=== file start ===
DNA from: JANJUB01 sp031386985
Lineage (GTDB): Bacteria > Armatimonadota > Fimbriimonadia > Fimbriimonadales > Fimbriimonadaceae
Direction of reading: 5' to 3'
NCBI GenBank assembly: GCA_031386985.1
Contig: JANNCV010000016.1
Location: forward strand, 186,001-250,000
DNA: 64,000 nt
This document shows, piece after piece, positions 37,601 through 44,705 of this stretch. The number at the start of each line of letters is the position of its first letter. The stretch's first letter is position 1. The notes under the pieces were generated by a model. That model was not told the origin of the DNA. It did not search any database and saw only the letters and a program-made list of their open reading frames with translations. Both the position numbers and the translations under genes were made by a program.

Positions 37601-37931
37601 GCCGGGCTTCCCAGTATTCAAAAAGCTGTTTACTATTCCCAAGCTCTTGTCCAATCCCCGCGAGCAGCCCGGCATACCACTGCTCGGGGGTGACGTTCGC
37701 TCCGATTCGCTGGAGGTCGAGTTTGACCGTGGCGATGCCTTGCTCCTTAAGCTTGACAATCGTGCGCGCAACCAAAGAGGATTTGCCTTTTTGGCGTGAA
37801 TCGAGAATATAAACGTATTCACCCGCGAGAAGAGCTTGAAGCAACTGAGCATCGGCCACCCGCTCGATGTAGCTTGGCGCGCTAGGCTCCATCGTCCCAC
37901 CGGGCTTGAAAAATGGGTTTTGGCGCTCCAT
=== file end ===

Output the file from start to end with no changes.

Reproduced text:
DNA from: JANJUB01 sp031386985
Lineage (GTDB): Bacteria > Armatimonadota > Fimbriimonadia > Fimbriimonadales > Fimbriimonadaceae
Direction of reading: 5' to 3'
NCBI GenBank assembly: GCA_031386985.1
Contig: JANNCV010000016.1
Location: forward strand, 186,001-250,000
DNA: 64,000 nt
This document shows, piece after piece, positions 37,601 through 44,705 of this stretch. The number at the start of each line of letters is the position of its first letter. The stretch's first letter is position 1. The notes under the pieces were generated by a model. That model was not told the origin of the DNA. It did not search any database and saw only the letters and a program-made list of their open reading frames with translations. Both the position numbers and the translations under genes were made by a program.

Positions 37601-37931
37601 GCCGGGCTTCCCAGTATTCAAAAAGCTGTTTACTATTCCCAAGCTCTTGTCCAATCCCCGCGAGCAGCCCGGCATACCACTGCTCGGGGGTGACGTTCGC
37701 TCCGATTCGCTGGAGGTCGAGTTTGACCGTGGCGATGCCTTGCTCCTTAAGCTTGACAATCGTGCGCGCAACCAAAGAGGATTTGCCTTTTTGGCGTGAA
37801 TCGAGAATATAAACGTATTCACCCGCGAGAAGAGCTTGAAGCAACTGAGCATCGGCCACCCGCTCGATGTAGCTTGGCGCGCTAGGCTCCATCGTCCCAC
37901 CGGGCTTGAAAAATGGGTTTTGGCGCTCCAT